Another custom of olden times, and which was continued till the beginning of this century, was that of announcing the death of any person by sending a person with a bell—known as the “deidbell”—through the town or neighbourhood. The same was done to invite to the funeral. In all probability, the custom of ringing the bell had its origin in the church custom, being a call to offer prayers for the soul of the departed. Bell-ringing was also considered a means of keeping away evil spirits. Joseph Train, writing in 1814, refers to another practice common in some parts of Scotland. Whenever the corpse is taken from the house, the bed on which the deceased lay is taken from the house, and all the straw or heather of which it was composed is taken out and burned in a place where no beast can get at it, and in the morning the ashes are carefully examined, believing that the footprint of the next person of the family who will die will be seen. This practice of burning the contents of the bed is commendable for sanitary purposes.
WITCHCRAFT, SECOND-SIGHT, AND THE BLACK ART.
That the devil gave to certain persons supernatural power, which they might exercise at their pleasure, was a belief prevalent throughout all Scotland during the sixteenth and seventeenth centuries. But at the same time this compacting with the devil was reprobated, nay more, was a capital offence, both in civil and ecclesiastical law, and during these two centuries thousands of persons were convicted and executed for this crime. But during the latter part of the seventeenth century the civil courts refused to convict upon the usual evidence, to the great alarm and displeasure of the ecclesiastical authorities, who considered this refusal a great national sin—a direct violation of the law of God, which said—“Thou shalt not suffer a witch to live.” To arrest the punishment which this direct violation of God’s written law was supposed to incur, prayers were offered, and fasts were appointed.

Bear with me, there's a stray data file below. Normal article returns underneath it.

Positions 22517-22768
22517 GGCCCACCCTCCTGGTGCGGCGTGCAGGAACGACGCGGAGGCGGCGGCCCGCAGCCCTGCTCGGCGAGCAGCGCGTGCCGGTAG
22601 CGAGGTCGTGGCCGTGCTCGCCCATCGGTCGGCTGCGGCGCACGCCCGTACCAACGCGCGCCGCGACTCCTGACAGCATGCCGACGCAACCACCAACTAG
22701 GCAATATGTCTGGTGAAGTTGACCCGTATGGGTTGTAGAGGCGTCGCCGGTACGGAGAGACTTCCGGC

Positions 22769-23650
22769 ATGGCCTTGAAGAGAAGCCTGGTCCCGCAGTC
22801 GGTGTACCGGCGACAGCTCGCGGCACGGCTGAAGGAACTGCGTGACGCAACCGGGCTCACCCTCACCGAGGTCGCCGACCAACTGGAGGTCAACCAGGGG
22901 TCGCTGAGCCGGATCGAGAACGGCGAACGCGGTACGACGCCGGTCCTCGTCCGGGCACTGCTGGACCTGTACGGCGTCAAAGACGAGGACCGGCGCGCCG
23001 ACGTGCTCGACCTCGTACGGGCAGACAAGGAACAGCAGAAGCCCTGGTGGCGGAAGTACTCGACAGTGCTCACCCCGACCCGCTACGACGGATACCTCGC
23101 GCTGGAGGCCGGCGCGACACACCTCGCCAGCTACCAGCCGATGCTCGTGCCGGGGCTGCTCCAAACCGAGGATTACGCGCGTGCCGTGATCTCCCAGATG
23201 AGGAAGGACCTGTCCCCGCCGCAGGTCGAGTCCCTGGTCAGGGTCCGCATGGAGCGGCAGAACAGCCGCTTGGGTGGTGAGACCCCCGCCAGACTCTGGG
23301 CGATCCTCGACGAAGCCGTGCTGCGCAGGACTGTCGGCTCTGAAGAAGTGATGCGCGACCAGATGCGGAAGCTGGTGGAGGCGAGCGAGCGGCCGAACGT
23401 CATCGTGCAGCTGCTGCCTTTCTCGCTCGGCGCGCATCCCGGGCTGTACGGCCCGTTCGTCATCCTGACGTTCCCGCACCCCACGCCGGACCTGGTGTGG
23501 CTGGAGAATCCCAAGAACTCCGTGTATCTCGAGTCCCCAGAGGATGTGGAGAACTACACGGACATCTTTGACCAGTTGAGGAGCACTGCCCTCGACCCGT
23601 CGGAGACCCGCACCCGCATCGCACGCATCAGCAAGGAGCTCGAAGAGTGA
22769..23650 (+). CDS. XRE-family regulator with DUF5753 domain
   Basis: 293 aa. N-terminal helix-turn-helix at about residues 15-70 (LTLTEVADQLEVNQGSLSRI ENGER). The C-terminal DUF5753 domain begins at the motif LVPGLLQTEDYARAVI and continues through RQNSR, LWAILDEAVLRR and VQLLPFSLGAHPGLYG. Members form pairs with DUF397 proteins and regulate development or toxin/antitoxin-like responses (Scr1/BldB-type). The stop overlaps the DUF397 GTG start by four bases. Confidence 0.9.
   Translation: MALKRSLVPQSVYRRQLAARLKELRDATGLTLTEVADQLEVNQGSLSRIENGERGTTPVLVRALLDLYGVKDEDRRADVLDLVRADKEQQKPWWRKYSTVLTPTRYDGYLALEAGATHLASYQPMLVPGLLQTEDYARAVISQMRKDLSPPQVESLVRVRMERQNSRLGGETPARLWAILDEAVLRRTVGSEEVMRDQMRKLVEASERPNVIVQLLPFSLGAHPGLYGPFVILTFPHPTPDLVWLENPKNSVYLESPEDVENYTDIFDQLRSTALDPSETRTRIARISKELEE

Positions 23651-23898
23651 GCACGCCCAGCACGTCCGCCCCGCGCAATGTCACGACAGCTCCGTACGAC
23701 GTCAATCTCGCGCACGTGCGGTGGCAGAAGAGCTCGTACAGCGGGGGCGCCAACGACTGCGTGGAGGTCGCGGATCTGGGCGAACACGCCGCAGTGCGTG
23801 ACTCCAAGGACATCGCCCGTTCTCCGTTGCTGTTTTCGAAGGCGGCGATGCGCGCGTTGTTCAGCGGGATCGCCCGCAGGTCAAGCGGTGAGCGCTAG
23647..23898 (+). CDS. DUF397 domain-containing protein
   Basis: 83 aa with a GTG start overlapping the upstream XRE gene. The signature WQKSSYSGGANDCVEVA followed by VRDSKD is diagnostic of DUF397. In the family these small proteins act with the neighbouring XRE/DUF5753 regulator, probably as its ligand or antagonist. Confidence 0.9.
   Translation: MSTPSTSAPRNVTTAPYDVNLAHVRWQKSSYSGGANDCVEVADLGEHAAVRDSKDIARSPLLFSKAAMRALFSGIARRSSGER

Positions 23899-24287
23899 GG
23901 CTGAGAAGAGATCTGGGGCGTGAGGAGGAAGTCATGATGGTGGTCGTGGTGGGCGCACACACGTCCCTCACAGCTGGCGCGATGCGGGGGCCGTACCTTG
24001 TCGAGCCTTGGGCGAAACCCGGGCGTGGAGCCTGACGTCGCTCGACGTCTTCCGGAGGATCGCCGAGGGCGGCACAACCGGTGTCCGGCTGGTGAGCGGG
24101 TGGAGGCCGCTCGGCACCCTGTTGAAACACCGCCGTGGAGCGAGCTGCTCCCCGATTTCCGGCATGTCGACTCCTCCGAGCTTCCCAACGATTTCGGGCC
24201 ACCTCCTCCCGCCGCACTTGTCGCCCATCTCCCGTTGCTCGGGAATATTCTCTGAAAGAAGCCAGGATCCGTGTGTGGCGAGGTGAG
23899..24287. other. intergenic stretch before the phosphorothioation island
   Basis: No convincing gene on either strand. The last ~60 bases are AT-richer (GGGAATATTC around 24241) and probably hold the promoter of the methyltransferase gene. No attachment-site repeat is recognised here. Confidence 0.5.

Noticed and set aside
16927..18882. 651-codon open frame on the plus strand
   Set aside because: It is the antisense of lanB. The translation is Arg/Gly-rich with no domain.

As samples of the kind of evidence on which reputed witches were convicted and executed, I extract the following from the Records of Lanark Presbytery, 1650:—“Likewise he reported that the Commissioners and brethren did find these poynts delated against Janet M’Birnie, one of the suspected women, to wit:
“1st. That on a time the said Janet M’Birnie followed Wm. Brown, sclater, to Robert Williamson’s house in Water Meetings, to crave somewhat, and fell in evil words. After which time, and within four and twenty hours, he fell off ane house and brake his neck.
“2nd. After some outcast between Bessie Achison’s house and Janet M’Birnie’s house, the said Janet M’Birnie prayed that there might be bloody beds and a light house, and after that the said Bessie Achison her daughter took sickness, and the lassie said there is fyre in my bed, and died. And the said Bessie Achison her gudeman dwyned.